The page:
Treesearch: Searching among Unordered Trees

Dennis Shasha
Courant Institute of Mathematical Sciences
Department of Computer Science
New York University

Kaizhong Zhang
Department of Computer Science
University of Western Ontario

Jason Wang
Department of Computer Science
New Jersey Institute of Technology


In applications ranging from taxonomy comparisons to searches within class hierarchies to query processing in XML query languages, trees patterns are important, but the order among siblings (children of the same node) is not. The package described here allows rapid exact and approximate search on unordered trees. The one assumption this makes is that for all nodes n, the children of n all have distinct names. Of course, the children of n' could have the same names as the children of n for two different nodes n and n'. (If two children of n have the same nodes, then the system will not miss any matches, but may return false positives -- data trees having the same leaf-to-root paths as the query tree but not the same shape.) As of February, 2001, the package also offers the possibility of variable length don't cares (represented by *) and single label don't cares (represented by ?). This may be useful for querying based on XPATH or its extensions.

The algorithms proposed here may require quadratic time in the size of the trees to construct the database. Search however is proportional to the sum of the lengths of the paths in the database times a small constant. In my experiments, searches of 100 50 node trees take under a second. Scaling is still an issue to be sure.

Here is a web demo of the capabilities . You can find an application to a phylogenetic database. Bill Piel's full phylogenetic database, called treebase is found here .

If trees are not quite general enough, then we also have an efficient (quadratic in the number of edges), heuristic package for graph comparison.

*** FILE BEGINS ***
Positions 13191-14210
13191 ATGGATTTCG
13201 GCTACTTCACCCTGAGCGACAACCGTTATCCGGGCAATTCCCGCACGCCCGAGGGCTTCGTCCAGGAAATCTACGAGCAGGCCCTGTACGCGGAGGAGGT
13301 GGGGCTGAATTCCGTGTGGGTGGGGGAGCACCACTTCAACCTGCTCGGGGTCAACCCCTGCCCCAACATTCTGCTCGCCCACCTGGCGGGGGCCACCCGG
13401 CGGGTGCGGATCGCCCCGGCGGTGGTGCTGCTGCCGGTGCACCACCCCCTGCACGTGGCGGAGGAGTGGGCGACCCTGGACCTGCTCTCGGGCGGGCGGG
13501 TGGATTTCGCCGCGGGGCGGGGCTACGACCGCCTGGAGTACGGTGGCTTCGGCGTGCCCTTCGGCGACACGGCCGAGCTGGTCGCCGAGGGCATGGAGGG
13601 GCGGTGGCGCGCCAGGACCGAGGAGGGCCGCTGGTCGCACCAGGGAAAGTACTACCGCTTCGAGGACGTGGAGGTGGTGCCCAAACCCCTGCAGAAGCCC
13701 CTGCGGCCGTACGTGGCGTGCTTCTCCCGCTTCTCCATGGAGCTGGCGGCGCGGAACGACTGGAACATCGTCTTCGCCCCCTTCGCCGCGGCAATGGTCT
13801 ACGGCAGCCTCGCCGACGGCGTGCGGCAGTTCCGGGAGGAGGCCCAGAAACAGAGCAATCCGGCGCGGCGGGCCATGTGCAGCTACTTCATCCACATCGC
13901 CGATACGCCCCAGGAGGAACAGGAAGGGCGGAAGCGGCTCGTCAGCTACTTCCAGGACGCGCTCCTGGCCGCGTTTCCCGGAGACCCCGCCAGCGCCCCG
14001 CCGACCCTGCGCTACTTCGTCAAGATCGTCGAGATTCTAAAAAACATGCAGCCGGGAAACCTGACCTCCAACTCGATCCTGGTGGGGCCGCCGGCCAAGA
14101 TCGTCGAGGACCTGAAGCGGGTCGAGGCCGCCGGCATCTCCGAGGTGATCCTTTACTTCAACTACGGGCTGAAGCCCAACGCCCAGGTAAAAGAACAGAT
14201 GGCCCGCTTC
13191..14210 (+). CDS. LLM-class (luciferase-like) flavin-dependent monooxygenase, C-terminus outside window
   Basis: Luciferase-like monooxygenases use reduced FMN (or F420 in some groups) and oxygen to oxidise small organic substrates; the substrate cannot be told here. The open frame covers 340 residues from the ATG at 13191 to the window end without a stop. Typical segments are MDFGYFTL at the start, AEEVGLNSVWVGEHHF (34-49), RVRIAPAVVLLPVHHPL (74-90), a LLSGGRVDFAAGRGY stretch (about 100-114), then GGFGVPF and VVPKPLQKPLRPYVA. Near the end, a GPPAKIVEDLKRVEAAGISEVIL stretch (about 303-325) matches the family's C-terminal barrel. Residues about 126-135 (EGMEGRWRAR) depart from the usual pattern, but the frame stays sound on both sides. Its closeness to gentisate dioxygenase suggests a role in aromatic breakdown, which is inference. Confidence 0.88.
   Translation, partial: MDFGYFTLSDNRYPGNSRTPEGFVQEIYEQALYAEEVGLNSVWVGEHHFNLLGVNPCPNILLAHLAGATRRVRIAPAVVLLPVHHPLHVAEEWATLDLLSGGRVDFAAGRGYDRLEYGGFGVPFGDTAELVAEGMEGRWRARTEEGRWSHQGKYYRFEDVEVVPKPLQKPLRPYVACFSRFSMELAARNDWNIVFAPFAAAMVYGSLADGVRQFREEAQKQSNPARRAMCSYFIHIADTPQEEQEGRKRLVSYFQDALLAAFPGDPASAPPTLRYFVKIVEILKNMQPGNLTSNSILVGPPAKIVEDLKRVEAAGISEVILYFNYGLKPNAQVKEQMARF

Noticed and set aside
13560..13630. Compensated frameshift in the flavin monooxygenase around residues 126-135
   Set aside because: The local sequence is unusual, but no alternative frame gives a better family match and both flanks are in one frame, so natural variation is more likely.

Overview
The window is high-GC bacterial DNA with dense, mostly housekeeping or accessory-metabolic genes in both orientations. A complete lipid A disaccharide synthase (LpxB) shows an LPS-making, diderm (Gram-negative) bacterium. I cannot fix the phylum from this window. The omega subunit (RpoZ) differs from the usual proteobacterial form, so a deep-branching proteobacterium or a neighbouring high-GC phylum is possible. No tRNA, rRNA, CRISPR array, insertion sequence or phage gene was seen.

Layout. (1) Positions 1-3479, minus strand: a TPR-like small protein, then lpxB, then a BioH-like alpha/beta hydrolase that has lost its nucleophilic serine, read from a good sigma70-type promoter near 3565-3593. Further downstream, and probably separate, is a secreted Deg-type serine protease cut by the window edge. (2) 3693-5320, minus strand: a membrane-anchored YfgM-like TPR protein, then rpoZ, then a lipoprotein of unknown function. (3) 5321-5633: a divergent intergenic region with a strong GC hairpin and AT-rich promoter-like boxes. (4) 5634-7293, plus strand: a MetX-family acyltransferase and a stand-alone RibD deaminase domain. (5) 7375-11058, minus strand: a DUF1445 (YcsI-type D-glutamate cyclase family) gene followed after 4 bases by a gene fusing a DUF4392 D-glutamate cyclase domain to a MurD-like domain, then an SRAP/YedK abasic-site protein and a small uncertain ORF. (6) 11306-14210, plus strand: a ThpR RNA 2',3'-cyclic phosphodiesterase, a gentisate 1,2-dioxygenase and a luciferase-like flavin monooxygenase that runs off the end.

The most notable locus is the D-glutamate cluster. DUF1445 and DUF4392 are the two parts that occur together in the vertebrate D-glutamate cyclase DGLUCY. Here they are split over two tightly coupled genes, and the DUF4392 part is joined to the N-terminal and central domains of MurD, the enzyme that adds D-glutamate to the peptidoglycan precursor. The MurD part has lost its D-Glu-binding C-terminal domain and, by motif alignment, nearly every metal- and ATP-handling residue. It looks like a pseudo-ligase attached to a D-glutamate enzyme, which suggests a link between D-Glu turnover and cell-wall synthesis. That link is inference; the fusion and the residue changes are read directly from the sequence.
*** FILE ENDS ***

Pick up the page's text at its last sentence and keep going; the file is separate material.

If you want edit distance among ordered trees then look for package for approximate tree comparison.

If you want a non-editing metric tailored to trees that are unordered (such as phylogenetic trees), please see our cousin-distance based unordered comparison software

You can find a software package (GraphGrep) to search for a query graph in a database of graphs here.

You can find our project home page here .


The approximate tree matcher runs in a high performance interpreted environment called K.


As you can see by looking at treein, trees are described in two tables. The first one, having the schema
tree(treeid, parentid, childrenid)
describes the parent-child relationships using any self-consistent numbering of the nodes. Rows of the table are separated by a newline character. Here are the first few rows of that table:

#tree| treeid| parentid| childrenid
treea |0 |1 3 5 6 8
treea |3 |2 4
treea |6 |7
treeb |0 |1 2 5 6 8
treeb |2 |3 4
treeb |6 |7
treeb |7 |9
treec |0 |1 2 5 8
treec |2 |3 4 6

The table whose schema is
treelabel(treeid, nodeid, label)
gives the label associated with each node of the tree. Here are the first few rows of that table in treein:

# treelabel|treeid|nodeid|label
treea |0 |xray
treea |1 |15
treea |3 |z
treea |2 |w
treea |4 |v
treea |5 |q
treea |6 |xray
treea |7 |15
treea |8 |15
treeb |0 |xray
treeb |1 |15
treeb |2 |z
treeb |3 |w
treeb |4 |v
treeb |5 |q
treeb |6 |xray
treeb |7 |15
Labels can be characters, numbers, or strings and can be mixed. For example, treeb in the file treein has the format (see files dumpedquery and dumpeddb) after you run k pathfix +f treein +dumpquery +dumpdb ).
Tree: treeb
xray (0)
  15 (1)
  z (2)
    w (3)
    v (4)
  q (5)
  xray (6)
    15 (7)
      15 (9)
  15 (8)


You can find the general syntax of the command by typing
k pathfix +help

The general syntax in fact is:
k pathfix (+b filenamefordb | +q queryfilename +d dbfilename | +f filename ) [+m maxdist (0)] [+dumpquery] [+dumpdb]

Here are some more examples with commentary:

Large Numbers of Trees

In the case where you have many trees to search through, you may want to use a second program in addition to pathfix called pathfilter. Intended use: